Access to Opportunities
By Dr. Michael Hinojosa, Former Superintendent of the Dallas Independent School District
Dallas ISD is fast becoming the main pipeline for the workforce and the region’s chief economic mobility institution, thanks in large part to the district’s P-TECH programs.
Natural ability, hard work and perseverance are ingredients in the formula for success, but they can be obsolete without access to opportunity. That’s where Dallas ISD P-TECH programs is making the difference, especially for Latinas.
The Dallas ISD P-TECH—available at 18 comprehensive high schools—has become the most significant source of opportunity for Dallas students, including Latinas, who make up more than 40% of the students enrolled in P-TECH. In 2021-2022, Latina students made up 45% of the senior class, and of those young women, 62% earned more than 45 college credit hours, saving them thousands of dollars on college tuition.
Since their inception, Dallas ISD’s Pathways in Technology Early College High School programs have made a profound difference in the lives of thousands of students— 10 percent of graduates have earned an associate degree for free.
P-TECH is an open-enrollment program whose main impetus is to provide students who are historically underserved a way to get ahead in their college careers for free while they are attending high school. The hallmark of the P-TECH model is its career focus and the provision of work-based education through industry partners, which in Dallas ISD includes most of the leading employers in the region.
Because individual programs are developed working closely with industry partners, the knowledge and skills students acquire align with regional workforce needs, guiding students into high-demand, high-wage careers where skilled workers are needed.
Developing a successful P-TECH program at Dallas ISD has been one of the great sources of pride in my career as an educator. Without a doubt, a P-TECH program would have made a difference for my family had it been available when we started school as immigrants from Mexico.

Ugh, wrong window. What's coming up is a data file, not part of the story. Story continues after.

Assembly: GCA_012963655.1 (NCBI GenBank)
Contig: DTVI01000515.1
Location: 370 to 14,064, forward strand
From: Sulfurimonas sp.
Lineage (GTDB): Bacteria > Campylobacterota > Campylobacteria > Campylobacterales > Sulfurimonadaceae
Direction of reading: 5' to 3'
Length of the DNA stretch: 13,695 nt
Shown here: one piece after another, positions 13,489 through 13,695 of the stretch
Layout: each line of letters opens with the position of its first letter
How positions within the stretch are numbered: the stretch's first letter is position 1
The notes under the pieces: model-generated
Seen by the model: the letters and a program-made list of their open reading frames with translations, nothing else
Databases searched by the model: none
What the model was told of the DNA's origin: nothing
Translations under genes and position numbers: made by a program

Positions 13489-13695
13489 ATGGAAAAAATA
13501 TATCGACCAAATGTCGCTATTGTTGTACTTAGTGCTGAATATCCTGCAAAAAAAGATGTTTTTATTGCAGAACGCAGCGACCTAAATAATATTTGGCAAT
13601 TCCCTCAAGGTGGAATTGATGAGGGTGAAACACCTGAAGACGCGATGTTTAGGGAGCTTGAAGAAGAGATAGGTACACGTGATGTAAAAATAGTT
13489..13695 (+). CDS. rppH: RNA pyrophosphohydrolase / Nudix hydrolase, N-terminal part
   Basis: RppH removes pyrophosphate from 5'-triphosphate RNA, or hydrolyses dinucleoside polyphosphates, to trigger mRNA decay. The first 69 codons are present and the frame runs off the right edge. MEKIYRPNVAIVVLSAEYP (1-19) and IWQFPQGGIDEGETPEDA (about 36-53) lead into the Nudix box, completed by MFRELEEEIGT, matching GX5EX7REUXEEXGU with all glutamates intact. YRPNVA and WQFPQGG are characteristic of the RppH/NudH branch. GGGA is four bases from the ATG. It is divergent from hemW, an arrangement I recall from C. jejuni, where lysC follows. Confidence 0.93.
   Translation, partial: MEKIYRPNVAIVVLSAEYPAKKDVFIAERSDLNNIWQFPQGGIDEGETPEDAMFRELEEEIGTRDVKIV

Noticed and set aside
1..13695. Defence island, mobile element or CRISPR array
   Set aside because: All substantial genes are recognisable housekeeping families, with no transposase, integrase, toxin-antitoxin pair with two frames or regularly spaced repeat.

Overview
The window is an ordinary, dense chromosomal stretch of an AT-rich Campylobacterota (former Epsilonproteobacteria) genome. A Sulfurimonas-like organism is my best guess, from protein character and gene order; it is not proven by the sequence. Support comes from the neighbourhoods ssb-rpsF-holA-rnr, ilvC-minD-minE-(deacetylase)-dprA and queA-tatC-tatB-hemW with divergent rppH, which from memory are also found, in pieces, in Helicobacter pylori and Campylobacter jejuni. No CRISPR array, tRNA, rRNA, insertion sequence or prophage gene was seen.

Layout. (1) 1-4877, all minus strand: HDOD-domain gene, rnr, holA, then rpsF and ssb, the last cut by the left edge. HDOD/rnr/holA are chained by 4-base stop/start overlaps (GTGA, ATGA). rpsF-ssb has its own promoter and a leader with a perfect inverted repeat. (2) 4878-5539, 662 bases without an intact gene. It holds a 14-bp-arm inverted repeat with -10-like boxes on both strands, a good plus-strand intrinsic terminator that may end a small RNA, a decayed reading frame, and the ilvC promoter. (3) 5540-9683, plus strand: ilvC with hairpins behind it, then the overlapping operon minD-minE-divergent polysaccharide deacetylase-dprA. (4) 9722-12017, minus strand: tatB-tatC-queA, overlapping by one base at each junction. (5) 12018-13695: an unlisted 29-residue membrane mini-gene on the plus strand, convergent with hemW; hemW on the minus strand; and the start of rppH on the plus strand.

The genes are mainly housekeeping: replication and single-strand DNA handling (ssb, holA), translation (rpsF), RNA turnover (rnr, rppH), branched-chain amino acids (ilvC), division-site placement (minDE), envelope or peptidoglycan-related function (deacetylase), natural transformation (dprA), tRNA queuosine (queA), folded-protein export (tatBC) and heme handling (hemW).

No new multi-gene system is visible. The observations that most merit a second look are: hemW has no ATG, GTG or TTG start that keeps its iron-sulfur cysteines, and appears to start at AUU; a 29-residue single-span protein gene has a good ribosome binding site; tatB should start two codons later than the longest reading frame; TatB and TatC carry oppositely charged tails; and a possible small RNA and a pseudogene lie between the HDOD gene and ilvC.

My oldest sister had a keen mind and amazing math abilities, but because she did not speak the language, she was not encouraged, leading to frustration and unfulfilled potential. Had there been a P-TECH at the time, her skills would have been celebrated and channeled into a career pathway that would have allowed her to flourish as many Latinas have in the years since its inception.
When I think about the power of P-TECH, I often tell the stories of Nancy (pictured) and Zenia, young Latinas who attended one of our P-TECH programs. They both had internships at American Airlines, one of the schools’ industry partners. As an intern, Zenia helped solve a tech problem in the Dominican Republic that had baffled the airline’s engineers. She had an advantage—she spoke English, Spanish, and code. After her internship, Nancy was offered a job as an IT web developer for the airline with a high salary, retirement savings and other perks that she might not have had otherwise.
P-TECH is a game changer in the lives of generations of our children. It is helping them build agency, and they will, in turn, bring empowerment to their families and communities. This is education’s real purpose, what drives many into the field of education, and a program any superintendent would be proud to leave as a legacy.
Dr. Michael Hinojosa was the superintendent of the Dallas Independent School District (DISD) and formerly superintendent of the Cobb County School District.